Easter Sunday, 16th April 2017, Fr James Heard United Benefice of Holland Park
Easter Sunday, 16th April 2017, Fr James Heard
United Benefice of Holland Park
After years of planning and shrouded in secrecy, Damien Hirst’s new exhibition has opened in Venice. It has cost him over £50 million of his own money. He’s created a myth, a tale of a man called Cif Amotan II, a freed slave living in Antioch at the end of the 1st century AD. The story goes, that this man acquired vast wealth and has built a huge collection of 100 ancient artefacts, which he planned to house in a new temple. To transport them there, the 100 objects were loaded onto a ship called the Apistos, which, unfortunately, sank off the coast of Africa with everything on board. In 2008, the wreck of the Apistos was rediscovered and Hirst stepped in to finance the recovery of the treasures. The result is what you see. And, looking online at the some the pieces, they are quite extraordinary.
The story is, of course, completely made up. Its all, as it were, ‘fake news’. So why the pretence? Hirst gives a classic postmodern response when asked whether or not people will believe the story?
“Of course some people will believe it. It’s like the Beatles and that Paul-McCartney-being-dead thing. Some people still believe it…I’ve worked on this for 10 years and I absolutely think Cif Amotan is a real person, because I’ve devoted so much time to him. It becomes real. And it becomes real quite quickly.”
Fascinating stuff, but what’s this got to do with Easter. Well, here’s a question for you: how do you make sense of the Easter story? The account of Jesus bursting from the tomb, (beautifully painted by Piero della Francesca in our service sheetss) triumphing over evil and death: is this, like Damien Hirst’s made up story, just, well, made up? There are people, like the novelist Dan Brown, who suggest just this: the story of Christ, including his resurrection, was simply made up by the church several centuries later.
Hearing afresh the accounts from the Gospel narratives, they don’t sound like propaganda. If you were writing propaganda, you wouldn’t have a woman as the first witness to the resurrection: given the low status of women in the first century, their testimony wasn’t regarded as reliable. If you were writing propaganda, it would be unlikely to include disbelief in the resurrection as being very much part of the original story.
Thomas of course was the most famous Doubter. None of this of course proves the resurrection. That’s simply impossible.
The French philosopher and mathematician, Blaise Pascal (Pensees 322, 310), puts it this way. He suggestions that it's possible that the first believers were ‘deceived or deceivers’: either badly deluded and wrong, or blatant liars and immoral. Neither of those explanations has the ring of truth to me. The only thing the first disciples stood to gain for their beliefs was persecution and social marginalization. Indeed, many lost their lives in terribly violent ways because of their belief. Would they have done so for a lie, or something they knew wasn’t true?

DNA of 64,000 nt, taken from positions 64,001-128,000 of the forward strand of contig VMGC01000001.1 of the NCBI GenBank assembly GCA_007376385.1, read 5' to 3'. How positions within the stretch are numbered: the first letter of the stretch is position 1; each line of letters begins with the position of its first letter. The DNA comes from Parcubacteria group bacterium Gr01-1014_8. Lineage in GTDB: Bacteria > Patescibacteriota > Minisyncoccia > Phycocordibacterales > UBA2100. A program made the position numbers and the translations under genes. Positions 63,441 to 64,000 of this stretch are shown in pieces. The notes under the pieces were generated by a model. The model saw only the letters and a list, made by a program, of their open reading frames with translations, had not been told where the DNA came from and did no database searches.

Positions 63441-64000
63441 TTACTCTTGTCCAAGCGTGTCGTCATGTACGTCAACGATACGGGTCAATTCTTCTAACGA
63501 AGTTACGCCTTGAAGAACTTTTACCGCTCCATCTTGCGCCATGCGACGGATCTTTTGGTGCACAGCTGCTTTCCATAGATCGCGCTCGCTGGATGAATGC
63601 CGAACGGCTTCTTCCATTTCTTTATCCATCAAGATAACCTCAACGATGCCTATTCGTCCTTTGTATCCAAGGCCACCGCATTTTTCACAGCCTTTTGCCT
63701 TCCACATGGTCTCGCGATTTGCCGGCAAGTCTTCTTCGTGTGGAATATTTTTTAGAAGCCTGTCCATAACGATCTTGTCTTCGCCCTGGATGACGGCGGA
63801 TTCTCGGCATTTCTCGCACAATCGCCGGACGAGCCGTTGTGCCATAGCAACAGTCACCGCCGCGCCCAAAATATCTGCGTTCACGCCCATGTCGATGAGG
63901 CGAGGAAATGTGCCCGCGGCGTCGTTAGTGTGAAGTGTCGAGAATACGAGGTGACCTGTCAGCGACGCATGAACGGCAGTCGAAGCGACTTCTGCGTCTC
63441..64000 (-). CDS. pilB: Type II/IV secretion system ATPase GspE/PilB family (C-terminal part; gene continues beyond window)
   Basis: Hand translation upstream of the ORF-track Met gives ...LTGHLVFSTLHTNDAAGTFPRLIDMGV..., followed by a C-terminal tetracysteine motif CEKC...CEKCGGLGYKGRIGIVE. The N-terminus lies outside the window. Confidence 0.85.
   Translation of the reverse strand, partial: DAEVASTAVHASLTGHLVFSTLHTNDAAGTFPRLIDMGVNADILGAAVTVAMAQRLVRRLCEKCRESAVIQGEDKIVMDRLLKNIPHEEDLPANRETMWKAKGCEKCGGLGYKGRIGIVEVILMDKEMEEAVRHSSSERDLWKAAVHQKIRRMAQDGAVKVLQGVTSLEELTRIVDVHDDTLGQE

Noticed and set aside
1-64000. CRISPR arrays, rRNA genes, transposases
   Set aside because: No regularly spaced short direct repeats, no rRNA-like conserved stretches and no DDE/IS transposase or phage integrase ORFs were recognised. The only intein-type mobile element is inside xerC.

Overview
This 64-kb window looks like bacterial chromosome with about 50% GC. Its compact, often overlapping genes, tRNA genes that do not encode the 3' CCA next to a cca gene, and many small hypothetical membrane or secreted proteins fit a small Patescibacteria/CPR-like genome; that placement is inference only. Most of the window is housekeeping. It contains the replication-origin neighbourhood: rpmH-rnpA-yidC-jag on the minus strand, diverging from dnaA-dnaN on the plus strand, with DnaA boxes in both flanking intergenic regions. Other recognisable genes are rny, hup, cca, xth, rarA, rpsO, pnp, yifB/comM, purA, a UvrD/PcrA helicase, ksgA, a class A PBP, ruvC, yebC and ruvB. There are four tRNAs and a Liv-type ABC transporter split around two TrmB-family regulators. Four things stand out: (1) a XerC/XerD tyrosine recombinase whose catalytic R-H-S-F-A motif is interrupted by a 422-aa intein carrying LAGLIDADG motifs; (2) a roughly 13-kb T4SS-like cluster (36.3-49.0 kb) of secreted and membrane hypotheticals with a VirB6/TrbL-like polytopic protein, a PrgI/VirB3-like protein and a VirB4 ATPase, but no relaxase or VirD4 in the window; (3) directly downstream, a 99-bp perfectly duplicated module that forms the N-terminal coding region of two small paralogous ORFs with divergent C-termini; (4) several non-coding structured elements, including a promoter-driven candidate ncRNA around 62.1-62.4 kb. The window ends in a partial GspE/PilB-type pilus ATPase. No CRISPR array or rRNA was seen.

So what exactly happen. I’m not sure is possible to really know in a definitive way. Perhaps the use of picture and metaphor can help make sense of the Paschal mystery. Rowan Williams, former Archbishop of Canterbury, uses a scientific metaphor. At Easter, he says, “we are really standing in the middle of a second ‘Big Bang’, a tumultuous surge of divine energy as fiery and intense as the very beginning of the universe”.
What about art? In Damien Hirst’s other work, he has affixed dozens of brightly colored butterfly wings in symmetrical patterns on to enameled canvases. The butterfly is, of course, an ancient Christian symbol for resurrection. Indeed, Hirst references the death and resurrection of Christ in the pattern of the butterfly wings, which double as a cross.
The transformation from caterpillar to the beauty of a butterfly only comes from the pain and struggle of death. Death is described in the NT as the last great enemy – but it’s an enemy that ultimately has been defeated in Jesus Christ. Death is not annihilation. Death is not a full stop.
That’s what we celebrate today. On Easter morning the disciples saw Jesus' grave clothes lying on the cold slab still wrapped round and round the corpse.
The corpse was gone, much like an empty chrysalis deserted by a butterfly who has left to soar free. ‘He is risen as He said’, an angel told the incredulous disciples. There is new life, divine energy, transformation, hope.
What seems clear to me is that something happened those 2,000 years ago that was so significant that a group of timid, cowardly, deserting, crushed disciples were transformed. They were so utterly transformed by what they experienced on that first Easter Sunday that they travelled the world. They were so energized by God’s Spirit that they were willing to die for the belief that Love conquers death, and that Jesus himself is the live-giver.
What started as a tiny sect within Judaism grew, and it grew and it grew. It grew despite that fact of severe persecution. Over the last 2,000 years, millions of people have come to walk the way of Jesus, the way of the cross. And today, we celebrate with over 2 billion other Christians around the world. We celebrate God the life-giver, that death and hell has been conquered by self-giving Love.
As we celebrate the Easter feast we are also invited to participate in resurrection living. It doesn’t take much to recognise that our world and our lives are still profoundly broken… and so, in our world and in our lives today, resurrection needs to be practiced; it needs to be lived out. The tumultuous surge of divine energy needs to overflow into our lives, into our community and the world because one day, God’s liberating kingdom of love of justice of compassion, will truly and completely arrive.